MIAMI -- As Scott Podsednik continues to get hits for the Red Sox, other teams might regret the fact the outfielder could have been had for just about nothing over the last year and a half.
Stuck in the Minor Leagues for all of 2011 and the first six weeks of 2012, Podsednik has resurfaced in productive fashion.
Podsednik, who led off Tuesday's 2-1 win over the Marlins against former teammate Mark Buehrle, is hitting .370 in his first 15 games with the Red Sox. Podsednik has a .375 on-base percentage and four stolen bases.
"Top, bottom, wherever he's hitting, he's played a great brand of baseball for us," said manager Bobby Valentine. "He's an aggressive guy who, his confidence, I think, is something our team needs to see. And he's performing well. Heck, when you're hitting .400, stealing bases when you get the opportunity and scoring runs, you're doing a pretty good job."
How is it that Podsednik couldn't find his way on a Major League roster for so long when he is playing this well at the age of 36?
"I can't explain it. He explains just that he's more healthy," Valentine said. "He's feeling much better than he has in a while. When you have 100 percent health, you can perform. That's the only chance you have at performing at this level, at a high level. He's doing that."
Though Podsednik isn't quite the burner he once was, he remains a viable threat on the bases.
"Well, he takes the best lead of anyone on our team. He takes it in the proper place," Valentine said. "He has very good technique when he starts. He understands how to slide, so in between that, there's those nine good strides, which is a fast runner. His start and his finish are what make him good. I don't know what his speed was and is necessarily, but it's functional."
Ortiz out of lineup for just second time
MIAMI -- Confined by National League rules this week, manager Bobby Valentine kept his most productive hitter out of the starting lineup on Tuesday night.
This marked just the second time this season David Ortiz hasn't been in the lineup. Both times, it's been in NL parks.
Without Papi, Kevin Youkilis started at first, with Will Middlebrooks at third and Adrian Gonzalez in right.
Interestingly, Ortiz is a .345 lifetime hitter in 58 at-bats against Marlins starter Mark Buehrle, adding in two homers and 11 RBIs. In 14 at-bats against the swift-working lefty, Youkilis has three hits (.214 average) and three RBIs.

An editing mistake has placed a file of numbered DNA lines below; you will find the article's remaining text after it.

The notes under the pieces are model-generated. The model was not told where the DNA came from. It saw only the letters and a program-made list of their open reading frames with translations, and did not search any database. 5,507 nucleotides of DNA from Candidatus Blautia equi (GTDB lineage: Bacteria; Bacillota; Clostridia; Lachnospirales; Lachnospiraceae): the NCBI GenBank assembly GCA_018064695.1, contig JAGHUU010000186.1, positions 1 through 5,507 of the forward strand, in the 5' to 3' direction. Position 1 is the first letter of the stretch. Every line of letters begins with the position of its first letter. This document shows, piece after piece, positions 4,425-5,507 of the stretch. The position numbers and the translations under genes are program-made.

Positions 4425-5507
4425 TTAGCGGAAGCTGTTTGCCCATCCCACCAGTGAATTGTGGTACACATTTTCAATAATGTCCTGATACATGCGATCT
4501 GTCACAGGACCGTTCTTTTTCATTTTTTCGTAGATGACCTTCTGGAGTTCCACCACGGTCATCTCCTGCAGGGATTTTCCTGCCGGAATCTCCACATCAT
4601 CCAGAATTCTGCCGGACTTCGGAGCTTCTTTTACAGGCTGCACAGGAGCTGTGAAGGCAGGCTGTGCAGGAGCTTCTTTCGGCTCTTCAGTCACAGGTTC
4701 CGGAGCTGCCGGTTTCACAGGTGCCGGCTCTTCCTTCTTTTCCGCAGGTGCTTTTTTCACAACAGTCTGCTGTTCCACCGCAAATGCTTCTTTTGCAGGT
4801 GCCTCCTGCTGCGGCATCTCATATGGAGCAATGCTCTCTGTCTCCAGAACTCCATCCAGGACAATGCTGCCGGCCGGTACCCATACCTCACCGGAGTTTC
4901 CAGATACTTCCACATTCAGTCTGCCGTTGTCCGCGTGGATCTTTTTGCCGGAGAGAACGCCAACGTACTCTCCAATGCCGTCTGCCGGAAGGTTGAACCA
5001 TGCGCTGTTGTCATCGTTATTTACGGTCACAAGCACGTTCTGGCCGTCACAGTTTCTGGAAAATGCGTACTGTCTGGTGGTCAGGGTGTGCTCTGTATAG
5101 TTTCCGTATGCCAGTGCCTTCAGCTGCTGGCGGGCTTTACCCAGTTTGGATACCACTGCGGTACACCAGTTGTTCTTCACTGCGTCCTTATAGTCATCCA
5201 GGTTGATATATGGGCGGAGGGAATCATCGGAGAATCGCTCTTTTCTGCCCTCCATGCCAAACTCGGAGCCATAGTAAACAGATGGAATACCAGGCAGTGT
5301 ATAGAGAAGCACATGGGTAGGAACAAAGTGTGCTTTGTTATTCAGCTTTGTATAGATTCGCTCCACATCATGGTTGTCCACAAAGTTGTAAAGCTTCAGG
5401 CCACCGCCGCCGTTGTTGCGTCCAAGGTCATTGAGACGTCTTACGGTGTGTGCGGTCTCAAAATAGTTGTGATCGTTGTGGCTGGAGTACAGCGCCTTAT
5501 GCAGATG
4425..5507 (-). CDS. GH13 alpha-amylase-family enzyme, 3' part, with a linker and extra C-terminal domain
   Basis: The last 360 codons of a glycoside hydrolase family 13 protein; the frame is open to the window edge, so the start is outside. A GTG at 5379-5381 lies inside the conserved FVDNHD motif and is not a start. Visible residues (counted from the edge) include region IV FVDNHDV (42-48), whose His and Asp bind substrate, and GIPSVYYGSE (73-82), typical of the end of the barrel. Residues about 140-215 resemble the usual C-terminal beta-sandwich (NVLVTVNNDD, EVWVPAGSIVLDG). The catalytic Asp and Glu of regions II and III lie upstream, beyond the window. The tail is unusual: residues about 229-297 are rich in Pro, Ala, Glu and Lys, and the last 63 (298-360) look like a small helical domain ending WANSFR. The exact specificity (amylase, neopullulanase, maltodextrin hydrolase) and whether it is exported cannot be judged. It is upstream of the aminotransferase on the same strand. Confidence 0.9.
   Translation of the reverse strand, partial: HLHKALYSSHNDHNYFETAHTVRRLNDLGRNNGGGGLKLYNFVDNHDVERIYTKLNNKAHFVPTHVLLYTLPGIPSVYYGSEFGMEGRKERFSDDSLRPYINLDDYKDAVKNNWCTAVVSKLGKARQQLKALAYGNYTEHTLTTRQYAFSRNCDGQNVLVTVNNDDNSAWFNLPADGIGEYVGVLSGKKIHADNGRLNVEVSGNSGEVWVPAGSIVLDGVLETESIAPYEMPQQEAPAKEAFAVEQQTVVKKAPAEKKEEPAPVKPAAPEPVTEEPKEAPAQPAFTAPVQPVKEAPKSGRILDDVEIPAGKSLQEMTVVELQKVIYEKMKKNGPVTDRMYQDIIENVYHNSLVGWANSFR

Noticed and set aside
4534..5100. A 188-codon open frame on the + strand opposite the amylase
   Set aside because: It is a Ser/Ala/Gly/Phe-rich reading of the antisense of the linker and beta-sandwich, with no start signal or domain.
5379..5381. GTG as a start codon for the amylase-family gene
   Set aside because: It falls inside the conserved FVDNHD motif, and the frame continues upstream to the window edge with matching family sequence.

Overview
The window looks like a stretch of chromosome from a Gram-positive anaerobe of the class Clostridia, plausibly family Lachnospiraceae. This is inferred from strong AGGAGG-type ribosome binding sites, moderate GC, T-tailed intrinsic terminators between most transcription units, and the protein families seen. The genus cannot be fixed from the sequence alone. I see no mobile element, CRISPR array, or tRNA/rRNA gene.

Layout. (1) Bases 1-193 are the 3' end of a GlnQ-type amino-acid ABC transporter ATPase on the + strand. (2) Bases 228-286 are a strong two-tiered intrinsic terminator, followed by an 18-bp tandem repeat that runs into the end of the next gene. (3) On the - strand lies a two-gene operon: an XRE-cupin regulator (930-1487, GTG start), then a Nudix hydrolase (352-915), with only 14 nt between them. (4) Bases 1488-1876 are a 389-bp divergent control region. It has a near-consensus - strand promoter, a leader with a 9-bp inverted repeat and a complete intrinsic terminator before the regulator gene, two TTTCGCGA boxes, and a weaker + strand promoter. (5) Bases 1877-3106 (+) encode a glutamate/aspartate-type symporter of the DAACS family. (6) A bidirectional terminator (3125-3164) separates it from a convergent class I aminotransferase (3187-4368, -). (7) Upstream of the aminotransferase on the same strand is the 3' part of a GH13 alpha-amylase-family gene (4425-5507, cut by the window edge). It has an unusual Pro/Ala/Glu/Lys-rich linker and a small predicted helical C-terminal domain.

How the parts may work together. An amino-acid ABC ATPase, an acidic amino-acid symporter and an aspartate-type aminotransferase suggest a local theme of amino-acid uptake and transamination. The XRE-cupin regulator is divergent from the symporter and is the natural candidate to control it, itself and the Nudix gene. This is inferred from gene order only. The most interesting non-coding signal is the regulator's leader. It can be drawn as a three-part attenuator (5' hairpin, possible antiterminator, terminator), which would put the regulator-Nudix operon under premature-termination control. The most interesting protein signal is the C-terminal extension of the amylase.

- 142 wins
- 110 wins
After conferring with Ortiz, Valentine decided it made the most sense to give Ortiz the middle game of the series off so he wouldn't have to play first base on back-to-back days.
"The decision was made early with David that he wasn't going to play in the middle game of the series -- about two weeks ago," said Valentine. "It was early, so that wasn't a decision."
Ortiz is hitting .303 this season with 14 homers and 38 RBIs.
Hill relieved with diagnosis on left elbow
MIAMI -- While any player dreads being told that he is going to miss at least about a month of action, lefty Rich Hill has the perspective to know a month isn't so bad.
Hill's season ended in June last season, when he underwent Tommy John ligament transfer surgery. So when he was experiencing elbow woes again a few days ago, he definitely had some concern on his way to Pensacola, Fla., where he was examined by Dr. James Andrews.
Fortunately for Hill, Andrews found that the lefty's ligaments were perfectly intact and that the injury was a flexor strain.
"Coming back strong and then having something else happen, there is anxiety there," Hill said. "You worry that something could be wrong with the ligament. It turned out that it wasn't. That was really, really a good sign."
The only thing Hill knows is that he's not permitted to throw for two weeks. After that, the doctors will re-evaluate him. Perhaps then he can resume baseball activities.
"It's frustrating," Hill said. "You miss the competition and you miss going out there and competing with your teammates. That's the toughest part. You have to sit on the sidelines and watch. That's obviously what any player misses.
"[But] if you continue to push it, you ultimately end up with what we had last year and end up doing it again, which is not what I want to go through. Altogether, if you miss six weeks, you come back and it's behind you and you move on, instead of missing another year."